Diesel fuel, in general, is any liquid fuel used in diesel engines, whose fuel ignition takes place, without any spark, as a result of compression of the inlet air mixture and then injection of fuel. Petroleum diesel or fossil diesel is the most common type of diesel fuel. This conventional diesel fuel is made from crude oil fractions boiling in the range of 200–350 °C. It is sometimes also referred to as No. 1 fuel oil. Narrower fractions of this boiling range are used depending on the class of diesel fuel being produced. These differ in volatilities and pour points. Diesel fuels have 40–50 °C higher flash points than gasoline or jet fuels, which makes them safer.
Diesel fuel manufactured by petroleum refining processes. The details of refinery operations differ from location to location, but virtually all refineries share two basic processes for separating crude oil into the various product components. The basic functions of the refinery
can be broken down into three categories of chemical processes:
- Distillation involves the separation of materials based on differences in their volatility. This is the first and most basic step in the refining process and is the precursor to cracking and reforming.
- Cracking involves breaking up heavy molecules into lighter (and more valuable) hydrocarbons.
- Reforming involves changing the chemical nature of hydrocarbons to achieve desired physical properties (and also to increase the market value of those chemicals).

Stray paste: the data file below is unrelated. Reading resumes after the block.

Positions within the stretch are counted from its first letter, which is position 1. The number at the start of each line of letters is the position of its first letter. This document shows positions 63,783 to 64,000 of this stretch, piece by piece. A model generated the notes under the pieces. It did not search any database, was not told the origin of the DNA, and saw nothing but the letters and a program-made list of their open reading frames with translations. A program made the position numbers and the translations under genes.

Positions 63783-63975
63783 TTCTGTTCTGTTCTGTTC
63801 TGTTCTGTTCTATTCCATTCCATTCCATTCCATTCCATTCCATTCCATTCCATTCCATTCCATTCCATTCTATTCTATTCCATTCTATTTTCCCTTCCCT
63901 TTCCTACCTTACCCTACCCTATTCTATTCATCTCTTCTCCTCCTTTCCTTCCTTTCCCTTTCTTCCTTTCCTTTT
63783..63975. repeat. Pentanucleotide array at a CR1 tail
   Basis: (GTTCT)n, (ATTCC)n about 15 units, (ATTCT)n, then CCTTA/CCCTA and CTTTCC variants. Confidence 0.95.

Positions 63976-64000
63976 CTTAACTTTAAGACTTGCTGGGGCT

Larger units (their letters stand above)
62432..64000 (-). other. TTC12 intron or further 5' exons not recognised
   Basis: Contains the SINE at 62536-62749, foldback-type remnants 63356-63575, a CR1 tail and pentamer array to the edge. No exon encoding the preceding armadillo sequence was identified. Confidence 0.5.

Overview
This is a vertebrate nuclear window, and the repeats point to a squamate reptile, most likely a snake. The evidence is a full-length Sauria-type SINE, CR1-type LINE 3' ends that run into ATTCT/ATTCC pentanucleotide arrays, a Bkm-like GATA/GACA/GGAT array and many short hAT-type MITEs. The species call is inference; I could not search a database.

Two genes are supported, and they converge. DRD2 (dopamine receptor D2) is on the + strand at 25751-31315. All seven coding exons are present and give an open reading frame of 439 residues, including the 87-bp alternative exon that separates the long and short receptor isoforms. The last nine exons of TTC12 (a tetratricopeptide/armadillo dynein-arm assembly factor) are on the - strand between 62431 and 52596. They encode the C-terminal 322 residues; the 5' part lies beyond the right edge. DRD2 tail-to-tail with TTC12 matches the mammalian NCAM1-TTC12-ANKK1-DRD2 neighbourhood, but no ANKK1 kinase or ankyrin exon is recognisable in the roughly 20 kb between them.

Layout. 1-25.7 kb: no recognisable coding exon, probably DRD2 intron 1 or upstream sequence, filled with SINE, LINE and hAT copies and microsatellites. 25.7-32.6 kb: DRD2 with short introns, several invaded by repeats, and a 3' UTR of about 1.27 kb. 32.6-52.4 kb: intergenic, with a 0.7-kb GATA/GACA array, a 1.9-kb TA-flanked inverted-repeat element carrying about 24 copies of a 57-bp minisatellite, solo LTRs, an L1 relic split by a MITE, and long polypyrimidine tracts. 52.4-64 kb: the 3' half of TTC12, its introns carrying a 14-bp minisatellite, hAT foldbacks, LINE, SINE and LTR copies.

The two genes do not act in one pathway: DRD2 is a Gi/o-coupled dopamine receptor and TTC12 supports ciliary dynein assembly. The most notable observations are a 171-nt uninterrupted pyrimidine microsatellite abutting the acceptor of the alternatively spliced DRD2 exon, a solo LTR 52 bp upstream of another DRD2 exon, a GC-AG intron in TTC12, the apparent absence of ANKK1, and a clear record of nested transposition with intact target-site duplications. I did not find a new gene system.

Diesel fuel is produced from the fractional distillation of crude oil between 200 °C (392 °F) and 350 °C (662 °F) at atmospheric pressure, resulting in a mixture of carbon chains that typically contain between 9 and 25 carbon atoms per molecule.
Unlike gasoline and liquefied petroleum gas engines, diesel engines do not use high-voltage spark ignition (spark plugs). Diesel is widely used as fuel in most types of transportation such as cars, buses, trucks. Diesel-powered cars generally have a better fuel economy than equivalent gasoline engines and produce less greenhouse gas emissions. Their greater economy is due to the higher energy per-liter content of diesel fuel and the intrinsic efficiency of the diesel engine.
Chemical Manufacturing Industry
Poor quality diesel fuel has been used as an extraction agent for liquid-liquid extraction of palladium from nitric acid mixtures. Such use has been proposed as a means of separating the fission product palladium from PUREX raffinate which comes from used nuclear fuel. In this
system of solvent extraction, the hydrocarbons of the diesel act as the diluent while the dialkyl sulfides act as the extractant. This extraction operates by a solvation mechanism.